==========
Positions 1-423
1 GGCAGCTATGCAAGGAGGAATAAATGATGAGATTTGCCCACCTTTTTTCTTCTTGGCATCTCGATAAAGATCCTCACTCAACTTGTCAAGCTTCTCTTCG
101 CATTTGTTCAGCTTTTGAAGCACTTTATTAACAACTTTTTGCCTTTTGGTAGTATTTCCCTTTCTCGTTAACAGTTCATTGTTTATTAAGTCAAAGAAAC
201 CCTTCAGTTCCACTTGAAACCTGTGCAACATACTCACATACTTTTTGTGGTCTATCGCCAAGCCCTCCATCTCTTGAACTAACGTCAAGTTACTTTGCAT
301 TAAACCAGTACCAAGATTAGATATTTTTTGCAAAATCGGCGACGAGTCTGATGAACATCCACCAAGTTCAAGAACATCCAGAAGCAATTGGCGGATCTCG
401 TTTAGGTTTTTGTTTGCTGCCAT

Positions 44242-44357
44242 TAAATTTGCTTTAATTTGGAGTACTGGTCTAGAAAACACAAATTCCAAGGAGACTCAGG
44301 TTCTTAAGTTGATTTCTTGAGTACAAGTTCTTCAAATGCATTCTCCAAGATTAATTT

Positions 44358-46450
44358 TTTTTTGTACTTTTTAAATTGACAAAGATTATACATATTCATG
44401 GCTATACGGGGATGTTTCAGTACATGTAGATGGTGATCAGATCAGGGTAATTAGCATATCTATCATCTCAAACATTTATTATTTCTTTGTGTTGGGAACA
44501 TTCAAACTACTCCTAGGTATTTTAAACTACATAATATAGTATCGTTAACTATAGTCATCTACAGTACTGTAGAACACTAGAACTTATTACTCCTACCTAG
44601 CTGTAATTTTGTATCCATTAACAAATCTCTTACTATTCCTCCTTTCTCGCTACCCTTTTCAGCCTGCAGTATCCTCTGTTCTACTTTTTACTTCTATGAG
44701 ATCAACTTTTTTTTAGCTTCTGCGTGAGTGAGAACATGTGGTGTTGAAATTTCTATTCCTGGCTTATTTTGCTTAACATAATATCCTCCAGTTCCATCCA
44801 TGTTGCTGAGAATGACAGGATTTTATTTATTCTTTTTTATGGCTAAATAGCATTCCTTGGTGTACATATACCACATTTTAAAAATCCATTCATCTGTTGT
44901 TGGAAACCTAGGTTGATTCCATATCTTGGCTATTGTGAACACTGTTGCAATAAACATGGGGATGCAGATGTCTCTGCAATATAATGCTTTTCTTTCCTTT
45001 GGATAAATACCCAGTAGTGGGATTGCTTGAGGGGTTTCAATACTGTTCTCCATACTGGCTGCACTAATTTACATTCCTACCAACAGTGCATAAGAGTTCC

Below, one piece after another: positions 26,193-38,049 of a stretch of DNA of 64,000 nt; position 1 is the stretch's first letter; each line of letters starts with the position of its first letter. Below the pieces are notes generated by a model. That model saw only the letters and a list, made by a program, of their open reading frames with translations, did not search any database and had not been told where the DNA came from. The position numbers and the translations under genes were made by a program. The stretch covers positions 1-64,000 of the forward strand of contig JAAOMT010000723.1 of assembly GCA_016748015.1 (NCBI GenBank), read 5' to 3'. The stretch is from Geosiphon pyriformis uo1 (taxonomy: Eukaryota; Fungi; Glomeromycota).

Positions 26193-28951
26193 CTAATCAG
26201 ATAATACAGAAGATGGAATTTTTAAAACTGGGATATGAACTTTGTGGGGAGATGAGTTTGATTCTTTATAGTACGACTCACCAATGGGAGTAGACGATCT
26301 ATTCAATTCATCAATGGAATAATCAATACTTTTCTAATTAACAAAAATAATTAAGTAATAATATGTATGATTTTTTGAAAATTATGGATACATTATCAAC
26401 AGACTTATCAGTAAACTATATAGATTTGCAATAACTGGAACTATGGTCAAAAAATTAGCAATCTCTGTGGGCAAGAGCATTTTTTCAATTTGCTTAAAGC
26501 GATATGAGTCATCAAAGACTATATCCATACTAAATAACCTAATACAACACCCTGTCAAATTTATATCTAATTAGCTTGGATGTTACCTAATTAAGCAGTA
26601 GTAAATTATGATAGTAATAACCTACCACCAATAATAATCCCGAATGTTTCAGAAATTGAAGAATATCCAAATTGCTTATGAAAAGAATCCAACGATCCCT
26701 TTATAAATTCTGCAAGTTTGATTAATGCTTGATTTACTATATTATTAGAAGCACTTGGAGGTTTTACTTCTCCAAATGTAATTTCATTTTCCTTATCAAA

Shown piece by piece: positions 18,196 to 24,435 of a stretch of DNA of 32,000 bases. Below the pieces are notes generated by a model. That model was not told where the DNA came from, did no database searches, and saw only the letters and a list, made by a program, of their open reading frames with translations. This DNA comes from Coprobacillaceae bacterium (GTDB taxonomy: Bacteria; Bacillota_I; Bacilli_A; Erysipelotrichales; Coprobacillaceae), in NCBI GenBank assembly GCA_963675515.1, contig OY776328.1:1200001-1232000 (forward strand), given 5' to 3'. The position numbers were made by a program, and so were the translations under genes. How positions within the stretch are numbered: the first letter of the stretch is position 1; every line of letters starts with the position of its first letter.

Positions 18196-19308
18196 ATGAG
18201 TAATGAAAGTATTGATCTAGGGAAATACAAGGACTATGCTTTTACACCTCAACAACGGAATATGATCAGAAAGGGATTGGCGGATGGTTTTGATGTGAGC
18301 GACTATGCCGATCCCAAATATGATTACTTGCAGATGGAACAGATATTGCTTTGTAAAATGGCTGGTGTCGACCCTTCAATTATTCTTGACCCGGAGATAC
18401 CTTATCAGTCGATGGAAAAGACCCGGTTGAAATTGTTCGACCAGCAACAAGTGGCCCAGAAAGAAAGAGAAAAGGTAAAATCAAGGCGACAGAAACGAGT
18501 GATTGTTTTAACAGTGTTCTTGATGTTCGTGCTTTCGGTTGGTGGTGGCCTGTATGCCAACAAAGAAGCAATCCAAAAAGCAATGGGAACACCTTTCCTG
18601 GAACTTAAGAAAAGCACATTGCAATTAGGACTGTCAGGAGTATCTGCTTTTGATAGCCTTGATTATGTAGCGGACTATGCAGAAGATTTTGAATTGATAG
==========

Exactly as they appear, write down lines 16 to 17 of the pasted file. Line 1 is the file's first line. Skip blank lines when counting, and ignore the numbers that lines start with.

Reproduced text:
44801 TGTTGCTGAGAATGACAGGATTTTATTTATTCTTTTTTATGGCTAAATAGCATTCCTTGGTGTACATATACCACATTTTAAAAATCCATTCATCTGTTGT
44901 TGGAAACCTAGGTTGATTCCATATCTTGGCTATTGTGAACACTGTTGCAATAAACATGGGGATGCAGATGTCTCTGCAATATAATGCTTTTCTTTCCTTT